Unfortunately, there are times when you have to dismiss an employee. You must be careful to follow the correct procedures otherwise your employee could claim that they have been unfairly dismissed.
Unfair dismissal happens when an employee is dismissed without good reason, or without the employer following a fair procedure.
The right not to be unfairly dismissed is a statutory right. An employer cannot ask an employee in their employment contract to contract out of the right not to be unfairly dismissed.
To begin a claim for unfair dismissal, an employee has to be employed for a continuous period of one year for employees employed before 6 April 2012; and two years for employees employed on or after 6 April 2012.
The employment remains continuous even if there has been a transfer of business ownership or the employee has been absent because of sickness, injury, pregnancy or maternity leave.
There is no minimum service requirement for dismissals that are ‘automatically unfair’.
An employee has three months from the date of termination to bring a claim for unfair dismissal.
If an employee can prove that they have all the qualifying conditions to bring a claim for unfair dismissal, the employer then has to establish the reason, or the main reason (if there was more than one), for the dismissal and prove that it's either:
If the employer can satisfy the tribunal that the main reason for the dismissal is one of the above, then the tribunal will consider whether the dismissal was fair or unfair.
Where the main reason falls within the first five reasons listed above, the tribunal will look at the reason given by the employer, and all the circumstances surrounding the dismissal including the size and administrative resources of the employer, in order to decide the reasonableness of the dismissal.
If the employment tribunal isn't satisfied that the dismissal was for an acceptable reason, the dismissal will be unfair.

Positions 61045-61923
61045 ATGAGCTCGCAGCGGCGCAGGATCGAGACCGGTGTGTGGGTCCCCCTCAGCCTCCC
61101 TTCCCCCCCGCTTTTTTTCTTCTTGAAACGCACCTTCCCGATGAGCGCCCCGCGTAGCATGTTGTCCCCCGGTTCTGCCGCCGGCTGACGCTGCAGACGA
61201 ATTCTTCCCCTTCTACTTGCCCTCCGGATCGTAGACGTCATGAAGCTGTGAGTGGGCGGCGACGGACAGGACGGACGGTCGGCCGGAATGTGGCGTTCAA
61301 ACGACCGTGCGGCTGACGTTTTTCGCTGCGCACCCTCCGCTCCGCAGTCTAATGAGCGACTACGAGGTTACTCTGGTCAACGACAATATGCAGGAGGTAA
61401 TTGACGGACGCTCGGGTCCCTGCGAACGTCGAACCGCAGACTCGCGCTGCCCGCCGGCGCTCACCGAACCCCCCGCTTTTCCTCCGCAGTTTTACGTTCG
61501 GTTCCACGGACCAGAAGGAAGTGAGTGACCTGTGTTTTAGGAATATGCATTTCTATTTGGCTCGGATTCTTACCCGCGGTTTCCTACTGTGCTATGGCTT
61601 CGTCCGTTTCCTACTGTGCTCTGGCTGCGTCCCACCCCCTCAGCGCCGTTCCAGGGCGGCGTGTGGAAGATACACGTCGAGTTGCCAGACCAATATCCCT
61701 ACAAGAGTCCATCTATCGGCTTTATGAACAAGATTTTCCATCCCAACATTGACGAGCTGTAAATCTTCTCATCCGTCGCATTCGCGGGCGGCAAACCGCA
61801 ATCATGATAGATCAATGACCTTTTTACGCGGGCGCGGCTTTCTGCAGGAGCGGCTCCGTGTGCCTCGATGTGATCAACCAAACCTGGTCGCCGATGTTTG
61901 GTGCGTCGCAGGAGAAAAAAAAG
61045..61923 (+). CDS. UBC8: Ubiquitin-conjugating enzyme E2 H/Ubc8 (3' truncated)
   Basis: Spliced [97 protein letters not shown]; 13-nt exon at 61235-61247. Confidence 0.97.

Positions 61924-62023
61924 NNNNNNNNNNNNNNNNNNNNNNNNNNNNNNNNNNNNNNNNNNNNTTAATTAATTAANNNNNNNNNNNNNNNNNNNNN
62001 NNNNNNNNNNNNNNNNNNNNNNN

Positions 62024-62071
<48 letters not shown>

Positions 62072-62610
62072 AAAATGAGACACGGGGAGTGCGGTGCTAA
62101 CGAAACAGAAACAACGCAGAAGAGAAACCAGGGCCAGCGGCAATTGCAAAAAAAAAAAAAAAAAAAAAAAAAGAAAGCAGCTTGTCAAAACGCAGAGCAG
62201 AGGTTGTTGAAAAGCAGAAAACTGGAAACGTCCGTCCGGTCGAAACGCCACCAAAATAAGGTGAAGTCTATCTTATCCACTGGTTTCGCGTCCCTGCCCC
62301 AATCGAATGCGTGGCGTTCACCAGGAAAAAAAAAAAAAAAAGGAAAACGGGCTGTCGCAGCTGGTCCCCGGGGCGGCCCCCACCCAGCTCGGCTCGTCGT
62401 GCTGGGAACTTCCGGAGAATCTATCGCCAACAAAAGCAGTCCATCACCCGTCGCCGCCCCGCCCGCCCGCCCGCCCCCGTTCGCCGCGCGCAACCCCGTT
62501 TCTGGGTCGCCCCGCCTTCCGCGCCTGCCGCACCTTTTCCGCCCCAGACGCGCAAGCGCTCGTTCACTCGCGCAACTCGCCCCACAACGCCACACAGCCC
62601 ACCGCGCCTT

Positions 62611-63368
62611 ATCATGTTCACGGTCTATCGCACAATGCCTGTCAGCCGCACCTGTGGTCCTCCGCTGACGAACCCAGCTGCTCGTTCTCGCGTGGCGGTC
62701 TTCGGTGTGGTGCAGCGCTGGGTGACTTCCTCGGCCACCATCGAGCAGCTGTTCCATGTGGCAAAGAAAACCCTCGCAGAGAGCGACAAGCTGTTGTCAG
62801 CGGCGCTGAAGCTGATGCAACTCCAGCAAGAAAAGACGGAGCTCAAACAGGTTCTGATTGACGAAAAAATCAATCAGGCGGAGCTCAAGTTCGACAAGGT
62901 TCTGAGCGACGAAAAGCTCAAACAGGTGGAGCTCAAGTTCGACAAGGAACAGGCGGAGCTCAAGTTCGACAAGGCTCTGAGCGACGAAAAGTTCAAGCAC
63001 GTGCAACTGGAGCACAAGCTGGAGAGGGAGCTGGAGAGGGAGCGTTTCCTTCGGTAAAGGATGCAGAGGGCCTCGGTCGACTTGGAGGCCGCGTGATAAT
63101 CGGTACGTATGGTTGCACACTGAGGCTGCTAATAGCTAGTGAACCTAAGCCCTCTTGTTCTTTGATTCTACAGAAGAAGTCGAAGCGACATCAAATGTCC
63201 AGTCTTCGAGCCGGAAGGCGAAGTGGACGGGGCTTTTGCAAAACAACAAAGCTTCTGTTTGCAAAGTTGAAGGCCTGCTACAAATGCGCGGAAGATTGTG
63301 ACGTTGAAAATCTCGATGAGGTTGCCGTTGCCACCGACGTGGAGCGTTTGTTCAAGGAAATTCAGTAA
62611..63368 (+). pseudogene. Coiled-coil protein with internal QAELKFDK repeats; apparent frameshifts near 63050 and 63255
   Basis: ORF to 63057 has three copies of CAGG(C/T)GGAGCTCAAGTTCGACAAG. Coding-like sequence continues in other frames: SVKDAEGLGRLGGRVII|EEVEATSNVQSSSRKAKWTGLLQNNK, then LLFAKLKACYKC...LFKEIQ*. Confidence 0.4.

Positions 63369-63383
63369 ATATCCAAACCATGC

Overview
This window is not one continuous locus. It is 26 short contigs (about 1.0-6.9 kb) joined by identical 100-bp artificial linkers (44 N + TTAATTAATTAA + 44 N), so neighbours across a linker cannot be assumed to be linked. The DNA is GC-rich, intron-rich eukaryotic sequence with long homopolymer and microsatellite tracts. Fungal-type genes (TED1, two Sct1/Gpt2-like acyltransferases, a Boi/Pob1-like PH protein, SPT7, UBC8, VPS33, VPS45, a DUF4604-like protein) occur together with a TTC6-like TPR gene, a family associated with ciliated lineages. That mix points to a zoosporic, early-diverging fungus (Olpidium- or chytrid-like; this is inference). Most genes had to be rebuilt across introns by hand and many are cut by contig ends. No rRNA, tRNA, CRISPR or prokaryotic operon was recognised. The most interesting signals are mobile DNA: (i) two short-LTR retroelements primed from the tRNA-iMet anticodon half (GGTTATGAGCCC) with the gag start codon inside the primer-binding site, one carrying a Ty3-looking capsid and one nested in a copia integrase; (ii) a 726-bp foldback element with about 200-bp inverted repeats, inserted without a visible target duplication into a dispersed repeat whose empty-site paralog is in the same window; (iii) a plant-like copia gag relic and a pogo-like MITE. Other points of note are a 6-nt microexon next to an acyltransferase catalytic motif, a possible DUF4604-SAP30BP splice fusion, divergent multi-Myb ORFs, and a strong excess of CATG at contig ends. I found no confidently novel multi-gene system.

The decisive factor is whether the employer followed a fair procedure leading up to the dismissal. That’s why using standard, fair procedures is crucial for employers to avoid liability for unfair dismissal.
You can download our Staff Handbook which contains all the procedures that your business needs to follow to make sure that you don’t fall foul of employment law.
Some dismissals are automatically unfair. These are:
If a tribunal finds that the employee has been unfairly dismissed, it can make an order for the employee to return to their original job or for the employee to be put in a job which is comparable to the one they were dismissed from.
The most common remedy is compensation. This is made up of a basic award and a compensatory award. The maximum basic award is £13,920 and the maximum compensatory award is £76,574.
You can see that it’s worth getting your procedures right in the first place to avoid paying out these hefty sums.
This article has been adapted from Lawpack’s Employment Law Made Easy. If you want more in-depth information – from an employment lawyer – about all aspects of employment law, then read our guide Employment Law Made Easy. Packed with tips and expert advice on complying with employment legislation.
Published on: May 28, 2014